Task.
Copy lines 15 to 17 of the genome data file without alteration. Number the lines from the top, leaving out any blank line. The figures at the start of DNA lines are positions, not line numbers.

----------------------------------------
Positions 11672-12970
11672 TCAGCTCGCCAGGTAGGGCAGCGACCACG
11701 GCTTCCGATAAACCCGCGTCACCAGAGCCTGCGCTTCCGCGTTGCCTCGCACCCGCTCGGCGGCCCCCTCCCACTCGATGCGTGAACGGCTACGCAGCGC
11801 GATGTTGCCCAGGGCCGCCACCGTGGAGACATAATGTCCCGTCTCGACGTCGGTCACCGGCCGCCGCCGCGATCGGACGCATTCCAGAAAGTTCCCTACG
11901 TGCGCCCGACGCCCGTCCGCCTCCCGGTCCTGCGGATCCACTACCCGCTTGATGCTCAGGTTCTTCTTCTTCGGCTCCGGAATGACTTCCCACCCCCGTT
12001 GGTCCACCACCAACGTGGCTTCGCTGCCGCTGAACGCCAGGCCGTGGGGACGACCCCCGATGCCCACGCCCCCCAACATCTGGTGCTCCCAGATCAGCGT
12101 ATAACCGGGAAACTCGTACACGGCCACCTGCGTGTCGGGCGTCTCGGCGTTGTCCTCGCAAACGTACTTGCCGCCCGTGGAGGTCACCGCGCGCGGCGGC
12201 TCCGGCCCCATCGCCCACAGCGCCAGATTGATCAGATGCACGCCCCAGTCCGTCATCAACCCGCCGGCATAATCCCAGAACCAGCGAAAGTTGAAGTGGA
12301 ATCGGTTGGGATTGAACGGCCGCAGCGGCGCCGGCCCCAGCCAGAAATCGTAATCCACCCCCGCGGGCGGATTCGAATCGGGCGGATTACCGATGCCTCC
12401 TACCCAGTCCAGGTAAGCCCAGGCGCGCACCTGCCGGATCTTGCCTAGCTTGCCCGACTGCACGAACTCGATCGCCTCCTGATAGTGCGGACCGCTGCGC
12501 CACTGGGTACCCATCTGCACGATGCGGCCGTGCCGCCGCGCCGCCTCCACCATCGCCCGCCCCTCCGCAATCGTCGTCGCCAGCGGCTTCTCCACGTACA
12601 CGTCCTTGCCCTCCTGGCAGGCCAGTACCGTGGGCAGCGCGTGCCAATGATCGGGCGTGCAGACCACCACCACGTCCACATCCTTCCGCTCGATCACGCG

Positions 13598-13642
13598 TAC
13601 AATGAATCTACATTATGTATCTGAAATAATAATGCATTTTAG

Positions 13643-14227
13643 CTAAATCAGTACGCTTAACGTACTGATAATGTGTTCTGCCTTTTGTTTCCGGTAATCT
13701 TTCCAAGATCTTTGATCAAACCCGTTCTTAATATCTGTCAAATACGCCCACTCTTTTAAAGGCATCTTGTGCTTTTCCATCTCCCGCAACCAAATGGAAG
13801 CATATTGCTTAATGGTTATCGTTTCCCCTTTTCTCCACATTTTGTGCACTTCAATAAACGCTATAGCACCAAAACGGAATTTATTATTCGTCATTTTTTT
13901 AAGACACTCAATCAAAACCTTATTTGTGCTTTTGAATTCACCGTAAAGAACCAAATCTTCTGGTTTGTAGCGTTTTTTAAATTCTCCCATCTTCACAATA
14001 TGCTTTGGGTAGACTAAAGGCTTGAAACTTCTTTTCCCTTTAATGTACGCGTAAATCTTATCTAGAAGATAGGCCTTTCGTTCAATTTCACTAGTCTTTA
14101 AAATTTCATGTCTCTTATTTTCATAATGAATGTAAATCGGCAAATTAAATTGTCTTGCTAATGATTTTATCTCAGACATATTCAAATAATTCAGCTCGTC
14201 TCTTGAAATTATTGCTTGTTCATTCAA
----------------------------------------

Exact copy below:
13601 AATGAATCTACATTATGTATCTGAAATAATAATGCATTTTAG

Positions 13643-14227
13643 CTAAATCAGTACGCTTAACGTACTGATAATGTGTTCTGCCTTTTGTTTCCGGTAATCT